China said its first Mars probe mission successfully entered its orbit on Wednesday.
“China’s first Mars probe Tianwen-1 has successfully entered the orbit of the red planet after 7 months of space travel of 475mln km,” Foreign Ministry spokeswoman Hua Chunying said on Twitter.
The China National Space Administration (CNSA) said the 3000N engine was ignited at 7.52 pm (1152GMT) to “decelerate Tianwen-1.”
It took the spacecraft, which was in space for 202 days, at least 15 minutes to slow down “to be captured by Mars’ gravity and entered an elliptical orbit around the red planet, with its closest distance from the Martian surface at about 400 km,” the CNSA said, according to state-run Xinhua News Agency.
Tianwen-1, designed to complete orbiting, landing and roving in one mission, will take about 10 Earth days to complete one circle, it added.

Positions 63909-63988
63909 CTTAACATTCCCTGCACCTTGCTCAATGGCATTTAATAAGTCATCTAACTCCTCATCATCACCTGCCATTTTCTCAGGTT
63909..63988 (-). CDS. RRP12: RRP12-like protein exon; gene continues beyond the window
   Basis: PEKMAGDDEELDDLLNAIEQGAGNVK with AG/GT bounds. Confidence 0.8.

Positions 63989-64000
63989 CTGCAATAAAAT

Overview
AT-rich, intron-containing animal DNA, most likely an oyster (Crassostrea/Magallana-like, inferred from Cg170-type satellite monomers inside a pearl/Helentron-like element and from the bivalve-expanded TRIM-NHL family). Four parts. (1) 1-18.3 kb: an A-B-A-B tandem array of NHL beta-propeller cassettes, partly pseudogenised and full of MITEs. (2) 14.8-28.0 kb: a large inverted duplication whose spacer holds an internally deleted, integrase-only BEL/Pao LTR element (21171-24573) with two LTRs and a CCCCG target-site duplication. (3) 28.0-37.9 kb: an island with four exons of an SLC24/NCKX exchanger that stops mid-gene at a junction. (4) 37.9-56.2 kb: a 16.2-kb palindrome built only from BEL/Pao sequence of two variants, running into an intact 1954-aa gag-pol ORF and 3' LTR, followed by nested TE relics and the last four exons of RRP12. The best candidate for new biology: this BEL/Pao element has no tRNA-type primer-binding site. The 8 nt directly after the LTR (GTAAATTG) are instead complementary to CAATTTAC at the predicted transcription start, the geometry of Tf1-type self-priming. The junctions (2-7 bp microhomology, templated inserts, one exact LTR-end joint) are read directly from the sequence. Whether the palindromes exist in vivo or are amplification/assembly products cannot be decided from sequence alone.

The mission was launched on a Long March-5 Y4 carrier rocket from Wenchang Space Launch Center in the southern Hainan province last July.
The CNSA had said that after flying for roughly 2,000 seconds, the spacecraft entered the planned Earth-Mars transfer orbit, officially embarking on its journey to the Red Planet which is estimated to take roughly seven months.
The agency said that payloads aboard the orbiter, including cameras and various particle analyzers, will next start working and carry out surveys of the planet.